'U Turn' review: Samantha pulls off a well-made thriller

While the first half is a solid thriller, the climax is disappointing.
'U Turn' review: Samantha pulls off a well-made thriller
'U Turn' review: Samantha pulls off a well-made thriller
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U Turn, with actor Samantha in the lead, is the bilingual (Tamil and Telugu) remake of Pawan Kumar’s Kannada thriller by the same name that released in 2016. The film stays true to its original version, with the director retaining the character names in the remake as well. U Turn, as the name suggests, has to do with traffic regulations and the film follows the events that happen over a flyover.

Rachana (Samantha) works as a reporting intern at Times of India. Having moved cities for her work, she stays alone in an apartment. The film, in fact, begins with an auto ride during which Rachana’s mother goes on and on about her daughter’s still single status, a conversation many employed, single women can relate to.

As a reporter, Rachana is working on her breakthrough story that has to do with all those who have the least regard for traffic regulations. This is where the film’s ‘U Turn’ comes into play. Rachana is collecting information on all those traffic offenders who’ve taken a U-turn atop the Velachery flyover, to interview and understand their thought process.

Rahul Ravindran plays Aditya, a crime reporter at TOI, and her workplace crush. Rachana, in fact, sets up their first coffee date by suggesting it herself. There’s no falling head over heels, sneaky staring from behind cubicles or cheesy lines. In that sense, Rachana is not your average Tamil heroine and the romance between the two does not make you want to roll your eyes. The team has also paid attention to Rachana’s look, with bare minimum makeup and styling her in practical, comfortable clothing.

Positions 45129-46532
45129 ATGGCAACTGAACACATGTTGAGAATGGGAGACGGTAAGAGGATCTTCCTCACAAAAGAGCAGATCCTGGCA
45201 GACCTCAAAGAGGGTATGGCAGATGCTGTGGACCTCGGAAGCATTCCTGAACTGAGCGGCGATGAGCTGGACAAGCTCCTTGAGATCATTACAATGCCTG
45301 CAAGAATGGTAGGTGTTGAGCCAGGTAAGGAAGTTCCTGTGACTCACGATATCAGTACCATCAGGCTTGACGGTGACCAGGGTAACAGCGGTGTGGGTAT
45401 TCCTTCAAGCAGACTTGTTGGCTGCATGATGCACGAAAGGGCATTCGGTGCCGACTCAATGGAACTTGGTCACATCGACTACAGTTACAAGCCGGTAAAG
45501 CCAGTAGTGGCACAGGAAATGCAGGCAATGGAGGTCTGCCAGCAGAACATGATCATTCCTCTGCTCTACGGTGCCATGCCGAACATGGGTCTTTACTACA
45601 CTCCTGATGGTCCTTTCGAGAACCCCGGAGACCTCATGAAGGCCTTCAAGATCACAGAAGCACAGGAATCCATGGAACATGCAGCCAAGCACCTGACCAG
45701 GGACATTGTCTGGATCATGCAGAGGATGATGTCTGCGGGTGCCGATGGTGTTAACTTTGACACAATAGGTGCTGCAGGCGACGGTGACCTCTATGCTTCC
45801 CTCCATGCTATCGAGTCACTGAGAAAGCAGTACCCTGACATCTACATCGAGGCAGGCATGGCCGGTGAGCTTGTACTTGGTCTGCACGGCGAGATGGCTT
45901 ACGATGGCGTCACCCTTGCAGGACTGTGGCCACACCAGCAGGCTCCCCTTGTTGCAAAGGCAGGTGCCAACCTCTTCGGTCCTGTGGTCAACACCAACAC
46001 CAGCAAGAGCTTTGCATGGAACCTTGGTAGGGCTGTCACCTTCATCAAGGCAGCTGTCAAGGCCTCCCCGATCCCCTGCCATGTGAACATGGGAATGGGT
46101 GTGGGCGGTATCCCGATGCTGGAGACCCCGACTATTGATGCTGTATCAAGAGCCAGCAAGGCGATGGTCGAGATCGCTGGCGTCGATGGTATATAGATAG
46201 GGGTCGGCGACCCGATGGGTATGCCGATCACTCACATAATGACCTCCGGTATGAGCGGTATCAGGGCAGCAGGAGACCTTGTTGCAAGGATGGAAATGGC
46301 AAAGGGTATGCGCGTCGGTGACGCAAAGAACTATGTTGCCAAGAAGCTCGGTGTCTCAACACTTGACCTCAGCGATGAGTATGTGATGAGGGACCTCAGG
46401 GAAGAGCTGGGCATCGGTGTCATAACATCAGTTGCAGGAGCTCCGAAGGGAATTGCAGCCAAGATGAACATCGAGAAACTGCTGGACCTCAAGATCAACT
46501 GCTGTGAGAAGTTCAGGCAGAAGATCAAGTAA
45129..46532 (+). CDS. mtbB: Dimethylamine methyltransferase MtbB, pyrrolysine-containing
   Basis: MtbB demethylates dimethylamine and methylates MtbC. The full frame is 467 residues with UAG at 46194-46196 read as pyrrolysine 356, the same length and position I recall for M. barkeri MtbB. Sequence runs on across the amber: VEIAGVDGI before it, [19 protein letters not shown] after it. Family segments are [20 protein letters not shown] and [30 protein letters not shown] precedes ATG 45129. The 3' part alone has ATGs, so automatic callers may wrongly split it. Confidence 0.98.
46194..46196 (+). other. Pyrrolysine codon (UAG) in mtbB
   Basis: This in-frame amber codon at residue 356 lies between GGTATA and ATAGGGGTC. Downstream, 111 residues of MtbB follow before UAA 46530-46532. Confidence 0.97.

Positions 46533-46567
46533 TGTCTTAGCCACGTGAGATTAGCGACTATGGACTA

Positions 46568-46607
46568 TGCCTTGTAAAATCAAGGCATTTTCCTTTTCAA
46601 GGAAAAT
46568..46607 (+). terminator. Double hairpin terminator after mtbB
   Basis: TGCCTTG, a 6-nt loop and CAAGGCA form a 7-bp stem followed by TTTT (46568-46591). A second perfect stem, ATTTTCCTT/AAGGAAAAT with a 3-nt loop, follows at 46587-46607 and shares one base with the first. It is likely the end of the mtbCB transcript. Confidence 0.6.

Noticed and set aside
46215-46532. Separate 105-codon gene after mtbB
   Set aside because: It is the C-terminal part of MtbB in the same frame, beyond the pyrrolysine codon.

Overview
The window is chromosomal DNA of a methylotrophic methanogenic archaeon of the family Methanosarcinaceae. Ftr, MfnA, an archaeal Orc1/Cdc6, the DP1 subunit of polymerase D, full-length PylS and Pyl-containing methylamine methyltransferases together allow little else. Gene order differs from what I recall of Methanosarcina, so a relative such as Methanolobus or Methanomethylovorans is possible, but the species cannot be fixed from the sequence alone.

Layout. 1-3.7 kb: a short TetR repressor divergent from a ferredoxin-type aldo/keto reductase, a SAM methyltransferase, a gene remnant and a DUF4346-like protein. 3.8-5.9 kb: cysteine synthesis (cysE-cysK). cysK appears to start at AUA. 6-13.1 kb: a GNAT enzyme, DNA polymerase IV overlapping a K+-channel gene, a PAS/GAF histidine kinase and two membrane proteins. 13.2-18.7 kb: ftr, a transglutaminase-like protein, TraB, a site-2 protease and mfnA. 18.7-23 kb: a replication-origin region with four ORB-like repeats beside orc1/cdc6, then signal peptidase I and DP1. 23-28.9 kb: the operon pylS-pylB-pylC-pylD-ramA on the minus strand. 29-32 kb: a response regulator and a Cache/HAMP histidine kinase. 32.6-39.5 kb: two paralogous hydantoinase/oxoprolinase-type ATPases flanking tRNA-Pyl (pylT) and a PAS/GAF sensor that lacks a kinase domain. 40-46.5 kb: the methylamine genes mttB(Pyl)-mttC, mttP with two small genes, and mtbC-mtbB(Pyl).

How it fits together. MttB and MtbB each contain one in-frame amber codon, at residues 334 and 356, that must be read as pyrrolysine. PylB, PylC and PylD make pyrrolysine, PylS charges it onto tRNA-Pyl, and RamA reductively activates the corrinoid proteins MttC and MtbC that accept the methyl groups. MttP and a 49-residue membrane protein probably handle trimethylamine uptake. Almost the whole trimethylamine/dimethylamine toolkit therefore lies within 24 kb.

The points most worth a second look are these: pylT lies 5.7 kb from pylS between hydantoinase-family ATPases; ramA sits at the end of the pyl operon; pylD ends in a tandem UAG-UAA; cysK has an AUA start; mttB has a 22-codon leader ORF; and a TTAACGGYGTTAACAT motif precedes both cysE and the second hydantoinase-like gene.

Rachana’s seemingly normal life goes for a toss when she gets looped in a crime that lands her at the police station. Adhi plays police officer Nayak who gets involved in her case. While U-turn (the action) gives you a chance to go back to the start, there’s no turning back for the characters in this film. Why or how this happens forms the rest of the story.

The film has a gripping first half that has been executed quite well. You are as clueless as Rachana as to why she’s being interrogated, yet you wait for Nayak to trust her innocence before you can do so yourself.

Is it a psychological thriller or a paranormal thriller, is a question you’ll be asking when the film breaks for interval. Except for the fight sequence in the basement during the first half, where the film falters a tad bit, the mounting suspense is retained well.

However, the film loses its charm in the second half, breaking into a ‘pei-padam’ anti-climax. The portions with Bhoomika do the opposite for this thriller. While the sequences do seem real enough, the drama could’ve been avoided to accentuate the film’s suspense.

The dream-like sequence leading up to Rachana’s encounter with Maya (Bhoomika) has been done effectively. But the film tries to foster the philosophical in the most conventional ways possible and that is where it loses its unique setting. 

Adhi, our familiar cop, is dependably believable. The equation between the two is another angle that keeps you guessing. Samantha, too, is effortless as the rebellious Rachana. During a press event before the film’s release, Samantha had said that unlike most Tamil films, U Turn did not require her to dumb herself down for her character. We can see why. Nothing seems made-up about Rachana.

The team could’ve paid more attention to the dubbing that seems off in many places. There are no songs in U Turn. The Karma theme, that plays during the introduction credits is more of a promotional song and sounds passable.

Like in the original, Pawan has done a great job picking up the film’s cast. All three main characters - Rachana, Nayak and Aditya - fit into their characters quite naturally. Samantha has handled her character’s transformation very efficiently. The change in her demeanour following the night-long interrogation sets the ball rolling for the rest of the film.

U Turn sticks to the ‘every action has its reaction’ logic consistently. While we’d give a full 10 on 10 for the first half, the second half is less satisfying. 

Disclaimer: This review was not paid for or commissioned by anyone associated with the film. Neither TNM nor any of its reviewers have any sort of business relationship with the film’s producers or any other members of its cast and crew.

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